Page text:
What challenges will Liz Truss and King Charles’ relationship face?

6. Danish Queen apologises over titles

The Queen of Denmark has apologised after stripping four of her grandchildren of their royal titles. Saying she wanted the monarchy to be more in “keeping with the times”, Queen Margrethe II said her move would “future-proof” the institution. She conceded that she “underestimated” her family’s reaction and said “for that I am sorry”. Despite this, she has not reversed the decision, “which had caused surprise around the world”, said the BBC.

How royal titles are given

7. ‘Shock’ as Coffey blocks monkeypox jabs

The UK’s new health secretary has been accused of “jeopardising public health” after she decided not to secure extra monkeypox vaccines despite advice from officials. After the UK health security agency recommended that Thérèse Coffey boost supply of the vaccine, officials were left “in shock” when she said the additional doses didn’t represent value for money, reported the Financial Times. The virus has so far disproportionately affected the gay community, said Pink News.

Thérèse Coffey: the new prime minister’s ‘closest political confidante’

8. Iran blames US and Israel

The supreme leader of Iran has blamed the US and Israel for nationwide protests following the death of a woman whilst in police custody. In his first public comments on the unrest, Ayatollah Ali Khamenei said “riots” had been “engineered” by Iran’s arch-enemies and their allies. Mahsa Amini died on 16 September three days after being detained by the so-called morality police for allegedly breaking the country’s obligatory dress code laws.

How Mahsa Amini’s death sparked days of protests in Iran

9. Paxman diagnosed by TV viewer

Jeremy Paxman was diagnosed with Parkinson’s disease after a doctor noticed that he was less “exuberant” while hosting University Challenge, according to The Times. The former Newsnight presenter was hospitalised after collapsing while walking his dog, when a doctor walked in and told him he had Parkinson’s. “It turned out he had been watching University Challenge and had noticed that my face had acquired what’s known as the Parkinson mask,” said Paxman. “I wasn’t as effusive and exuberant as normal. I had no idea.”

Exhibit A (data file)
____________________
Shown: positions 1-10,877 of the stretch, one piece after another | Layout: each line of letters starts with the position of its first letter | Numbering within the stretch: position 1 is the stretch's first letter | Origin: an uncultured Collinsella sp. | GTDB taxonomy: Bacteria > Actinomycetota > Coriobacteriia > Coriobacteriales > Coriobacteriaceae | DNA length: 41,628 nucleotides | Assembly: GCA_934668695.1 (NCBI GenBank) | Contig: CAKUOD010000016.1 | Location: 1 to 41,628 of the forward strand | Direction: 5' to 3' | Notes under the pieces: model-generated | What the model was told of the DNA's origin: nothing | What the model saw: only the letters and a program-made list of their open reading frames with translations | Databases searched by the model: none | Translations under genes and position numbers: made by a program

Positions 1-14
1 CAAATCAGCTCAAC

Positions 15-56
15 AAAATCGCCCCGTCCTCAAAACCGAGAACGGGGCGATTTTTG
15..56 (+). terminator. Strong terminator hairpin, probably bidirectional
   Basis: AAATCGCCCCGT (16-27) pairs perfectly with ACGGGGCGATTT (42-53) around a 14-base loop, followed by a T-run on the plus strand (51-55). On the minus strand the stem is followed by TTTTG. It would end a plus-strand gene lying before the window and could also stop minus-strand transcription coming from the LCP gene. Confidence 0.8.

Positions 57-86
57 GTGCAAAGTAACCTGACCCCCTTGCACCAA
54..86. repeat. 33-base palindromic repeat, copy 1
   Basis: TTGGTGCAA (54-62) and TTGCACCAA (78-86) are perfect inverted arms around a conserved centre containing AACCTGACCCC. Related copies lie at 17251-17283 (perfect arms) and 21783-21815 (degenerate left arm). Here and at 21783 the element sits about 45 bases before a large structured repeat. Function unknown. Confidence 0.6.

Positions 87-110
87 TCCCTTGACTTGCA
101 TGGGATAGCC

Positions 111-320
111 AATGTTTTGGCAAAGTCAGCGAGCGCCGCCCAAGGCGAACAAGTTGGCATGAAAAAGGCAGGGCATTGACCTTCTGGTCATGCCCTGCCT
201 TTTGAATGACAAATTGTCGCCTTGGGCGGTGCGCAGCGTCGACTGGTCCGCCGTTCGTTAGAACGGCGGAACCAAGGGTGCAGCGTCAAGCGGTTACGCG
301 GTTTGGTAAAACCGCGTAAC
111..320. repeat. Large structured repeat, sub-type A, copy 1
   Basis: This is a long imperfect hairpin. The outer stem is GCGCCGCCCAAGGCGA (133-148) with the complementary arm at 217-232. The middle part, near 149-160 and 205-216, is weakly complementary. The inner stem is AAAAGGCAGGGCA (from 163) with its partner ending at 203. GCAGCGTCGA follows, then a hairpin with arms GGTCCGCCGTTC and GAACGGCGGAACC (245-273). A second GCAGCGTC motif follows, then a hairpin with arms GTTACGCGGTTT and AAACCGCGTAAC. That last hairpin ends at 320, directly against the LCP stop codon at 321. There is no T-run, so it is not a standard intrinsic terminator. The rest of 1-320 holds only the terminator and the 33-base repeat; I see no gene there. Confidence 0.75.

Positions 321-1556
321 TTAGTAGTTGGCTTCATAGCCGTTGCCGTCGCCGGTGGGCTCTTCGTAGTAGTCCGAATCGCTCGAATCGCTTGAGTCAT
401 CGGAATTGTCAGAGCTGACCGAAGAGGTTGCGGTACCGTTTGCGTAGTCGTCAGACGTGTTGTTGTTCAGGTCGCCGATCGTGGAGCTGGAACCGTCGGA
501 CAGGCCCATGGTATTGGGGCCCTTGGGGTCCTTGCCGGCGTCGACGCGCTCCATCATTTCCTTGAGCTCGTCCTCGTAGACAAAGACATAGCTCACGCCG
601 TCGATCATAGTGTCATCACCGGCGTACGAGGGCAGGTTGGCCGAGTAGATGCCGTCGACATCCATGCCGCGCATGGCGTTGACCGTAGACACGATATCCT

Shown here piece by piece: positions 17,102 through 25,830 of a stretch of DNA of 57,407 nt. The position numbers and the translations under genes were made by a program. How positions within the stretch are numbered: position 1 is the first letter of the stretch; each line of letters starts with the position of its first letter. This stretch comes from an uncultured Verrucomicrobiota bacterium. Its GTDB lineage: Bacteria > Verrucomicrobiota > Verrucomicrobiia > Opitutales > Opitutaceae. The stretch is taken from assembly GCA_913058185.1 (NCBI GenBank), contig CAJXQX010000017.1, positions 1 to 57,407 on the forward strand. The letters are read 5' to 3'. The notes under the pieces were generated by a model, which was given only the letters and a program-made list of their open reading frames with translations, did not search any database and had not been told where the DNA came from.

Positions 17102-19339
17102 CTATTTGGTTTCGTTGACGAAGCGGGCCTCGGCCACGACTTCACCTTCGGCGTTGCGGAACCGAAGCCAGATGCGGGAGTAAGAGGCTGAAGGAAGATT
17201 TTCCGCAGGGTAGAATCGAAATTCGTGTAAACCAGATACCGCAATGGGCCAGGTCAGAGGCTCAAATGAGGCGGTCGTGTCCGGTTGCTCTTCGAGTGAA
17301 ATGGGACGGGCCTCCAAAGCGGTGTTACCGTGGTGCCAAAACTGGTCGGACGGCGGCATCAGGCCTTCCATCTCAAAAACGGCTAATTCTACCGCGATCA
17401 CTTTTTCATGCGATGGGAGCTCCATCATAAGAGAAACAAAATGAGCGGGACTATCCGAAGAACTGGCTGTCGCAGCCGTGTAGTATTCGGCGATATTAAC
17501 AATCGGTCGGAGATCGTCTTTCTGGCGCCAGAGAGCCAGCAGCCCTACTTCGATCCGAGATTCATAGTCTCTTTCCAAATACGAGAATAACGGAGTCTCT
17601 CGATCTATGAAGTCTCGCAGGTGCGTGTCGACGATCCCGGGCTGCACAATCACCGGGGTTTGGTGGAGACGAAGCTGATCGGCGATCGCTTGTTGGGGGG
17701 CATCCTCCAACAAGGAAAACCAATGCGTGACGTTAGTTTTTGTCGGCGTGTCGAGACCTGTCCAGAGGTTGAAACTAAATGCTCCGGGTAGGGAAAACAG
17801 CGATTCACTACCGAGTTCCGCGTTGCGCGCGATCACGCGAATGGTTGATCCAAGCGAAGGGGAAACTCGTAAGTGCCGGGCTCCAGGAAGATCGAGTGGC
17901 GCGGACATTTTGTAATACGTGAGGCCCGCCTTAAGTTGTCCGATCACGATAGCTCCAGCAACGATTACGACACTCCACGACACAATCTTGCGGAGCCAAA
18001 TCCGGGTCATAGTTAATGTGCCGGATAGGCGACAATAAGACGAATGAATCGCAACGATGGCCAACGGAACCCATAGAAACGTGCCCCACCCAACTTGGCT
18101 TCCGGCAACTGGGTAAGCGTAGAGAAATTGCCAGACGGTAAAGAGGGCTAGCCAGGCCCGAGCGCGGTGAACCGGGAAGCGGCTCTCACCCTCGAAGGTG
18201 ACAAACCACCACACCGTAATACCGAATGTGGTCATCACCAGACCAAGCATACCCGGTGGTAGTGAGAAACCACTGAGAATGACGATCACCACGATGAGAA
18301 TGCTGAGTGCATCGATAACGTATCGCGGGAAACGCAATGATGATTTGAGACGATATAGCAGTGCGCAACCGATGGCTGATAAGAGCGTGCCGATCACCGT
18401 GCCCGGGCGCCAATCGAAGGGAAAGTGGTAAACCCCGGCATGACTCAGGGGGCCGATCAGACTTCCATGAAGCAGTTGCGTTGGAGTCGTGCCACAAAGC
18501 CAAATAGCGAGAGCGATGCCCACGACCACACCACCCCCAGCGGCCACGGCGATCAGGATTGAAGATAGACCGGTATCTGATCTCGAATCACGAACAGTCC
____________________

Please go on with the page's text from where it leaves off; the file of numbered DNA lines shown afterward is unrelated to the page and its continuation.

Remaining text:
10. Shoppers to spend less at Xmas

British shoppers are expected to spend £4.4bn less on non-essentials in the run-up to Christmas “due to the cost of living crisis”, reported The Guardian. A study by Retail Economics found that almost 60% of shoppers expect to cut back on non-food spending in the final quarter of the year, when most shops take the majority of their profits. Some 38% of shoppers identified themselves as “distressed” and at a high risk from the soaring cost of living, the researchers found. “Inflation is set to peak at exactly the wrong time for retailers,” said Richard Lim, the chief executive of Retail Economics.

How the UK’s cost-of-living crisis compares with the rest of the world

Continue reading for free

We hope you're enjoying The Week's refreshingly open-minded journalism.

Subscribed to The Week? Register your account with the same email as your subscription.